The first draw was about a mile from where the hounds were unboxed, which was ideal for loosening them up and settling them down.  It is so funny to see how different they are on a hunt day than on houndwalk!  For instance, Finite and Finesse have been so ho-hum on houndwalk, expending the least amount of energy necessary and spending time at cow pies and trails of muck left by manure spreaders, smelling and smelling until they were forced by hunt staff  to catch up. They are sisters and do everything together to such an extent that we’ve long called them “two bodies, one brain.”

Sometimes on houndwalk, hounds will drift ahead of me, and, just to school them, I’ll call them back.  But Finite and Finesse will not volunteer to come back. Instead, they’ll stand still as though they don’t want to cross the same ground twice.  They know I’m going to walk forward to where they are, so why come back? Geeeeeeeeez.  But not on opening hunt day!  Once I blew the horn and left meet, there were the girls out front, tails wagging, purposefully moving forward, on a mission and focused.  I had to use my voice to steady them, and they responded without looking back at me – obedient but lost in concentration. The girls were switched on!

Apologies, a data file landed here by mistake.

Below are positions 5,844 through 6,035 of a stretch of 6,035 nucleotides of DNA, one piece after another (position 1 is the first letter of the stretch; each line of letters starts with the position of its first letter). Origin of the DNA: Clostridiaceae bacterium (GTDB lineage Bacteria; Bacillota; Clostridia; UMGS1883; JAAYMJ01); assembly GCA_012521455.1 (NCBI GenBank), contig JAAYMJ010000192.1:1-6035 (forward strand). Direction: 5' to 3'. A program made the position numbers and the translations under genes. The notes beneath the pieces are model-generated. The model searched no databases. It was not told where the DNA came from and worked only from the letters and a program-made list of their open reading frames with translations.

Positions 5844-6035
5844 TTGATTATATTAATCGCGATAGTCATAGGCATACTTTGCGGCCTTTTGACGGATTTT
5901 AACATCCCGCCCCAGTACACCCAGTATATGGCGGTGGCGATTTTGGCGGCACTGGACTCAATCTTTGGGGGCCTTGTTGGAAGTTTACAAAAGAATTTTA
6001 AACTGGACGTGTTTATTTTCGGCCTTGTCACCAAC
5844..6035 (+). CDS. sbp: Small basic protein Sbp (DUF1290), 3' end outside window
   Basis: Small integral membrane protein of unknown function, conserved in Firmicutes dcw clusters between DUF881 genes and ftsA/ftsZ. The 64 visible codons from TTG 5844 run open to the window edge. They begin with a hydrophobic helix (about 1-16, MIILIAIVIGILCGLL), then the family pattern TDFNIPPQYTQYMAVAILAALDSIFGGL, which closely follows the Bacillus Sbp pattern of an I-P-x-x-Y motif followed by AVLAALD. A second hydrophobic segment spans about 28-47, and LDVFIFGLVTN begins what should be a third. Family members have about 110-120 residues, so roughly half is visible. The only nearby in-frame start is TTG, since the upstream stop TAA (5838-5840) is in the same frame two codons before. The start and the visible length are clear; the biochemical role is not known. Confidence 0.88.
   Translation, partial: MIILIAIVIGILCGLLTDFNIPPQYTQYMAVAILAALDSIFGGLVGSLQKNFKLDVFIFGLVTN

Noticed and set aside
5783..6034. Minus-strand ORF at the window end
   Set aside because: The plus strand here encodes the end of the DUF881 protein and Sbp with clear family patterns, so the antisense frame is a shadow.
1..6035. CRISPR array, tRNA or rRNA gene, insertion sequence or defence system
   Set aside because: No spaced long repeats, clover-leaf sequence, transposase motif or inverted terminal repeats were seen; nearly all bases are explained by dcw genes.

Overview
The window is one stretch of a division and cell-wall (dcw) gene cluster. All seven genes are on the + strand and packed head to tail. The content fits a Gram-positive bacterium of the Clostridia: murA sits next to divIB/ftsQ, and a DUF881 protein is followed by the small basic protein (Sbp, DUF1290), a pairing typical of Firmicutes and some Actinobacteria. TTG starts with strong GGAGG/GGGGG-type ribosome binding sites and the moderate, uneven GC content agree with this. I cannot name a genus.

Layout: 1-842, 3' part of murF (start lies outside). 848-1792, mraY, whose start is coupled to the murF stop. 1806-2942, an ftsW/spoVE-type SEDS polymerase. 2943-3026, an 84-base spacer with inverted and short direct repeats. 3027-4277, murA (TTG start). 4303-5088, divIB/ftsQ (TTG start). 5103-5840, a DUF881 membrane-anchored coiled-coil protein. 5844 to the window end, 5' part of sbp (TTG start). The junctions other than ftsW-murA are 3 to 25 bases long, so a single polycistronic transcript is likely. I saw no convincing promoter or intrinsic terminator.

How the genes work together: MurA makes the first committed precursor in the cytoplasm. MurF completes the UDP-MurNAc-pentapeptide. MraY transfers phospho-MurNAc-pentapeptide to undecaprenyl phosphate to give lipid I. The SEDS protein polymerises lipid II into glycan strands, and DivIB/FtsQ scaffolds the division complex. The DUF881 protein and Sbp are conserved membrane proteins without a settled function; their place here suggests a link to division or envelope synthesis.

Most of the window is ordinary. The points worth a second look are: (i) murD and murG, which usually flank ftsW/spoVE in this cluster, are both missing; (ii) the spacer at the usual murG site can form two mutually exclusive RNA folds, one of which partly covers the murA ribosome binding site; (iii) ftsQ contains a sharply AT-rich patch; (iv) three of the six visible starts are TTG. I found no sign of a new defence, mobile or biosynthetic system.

"Two bodies, one brain": Finesse and Finite are two sisters by Grundy. They did him proud at the Oct. 3 opening meet!

"Two bodies, one brain": Finesse and Finite are two sisters by Grundy. They did him proud at the Oct. 3 opening meet!

We held the hounds up as the field of 30-plus riders moved around the sides of the corn bordered by roads.  The hounds respected the hunt staff and impatiently waited as all the riders got in place.  I can’t tell you how proud we all were of them–all the summer training pays off.  It is little things like this, being able to hold the hounds up until all is ready for them to go in a covert, that are such great rewards.  Then being able to take them towards it, but requiring them to go in exactly where the huntsman wants instead of just rushing forward.  Those subtleties that put such polish on a pack also reflect great whips.  It makes you very proud, but you also smile as you remember all the mistakes hounds have made along the way and how much guidance and training they needed to reach this pinnacle.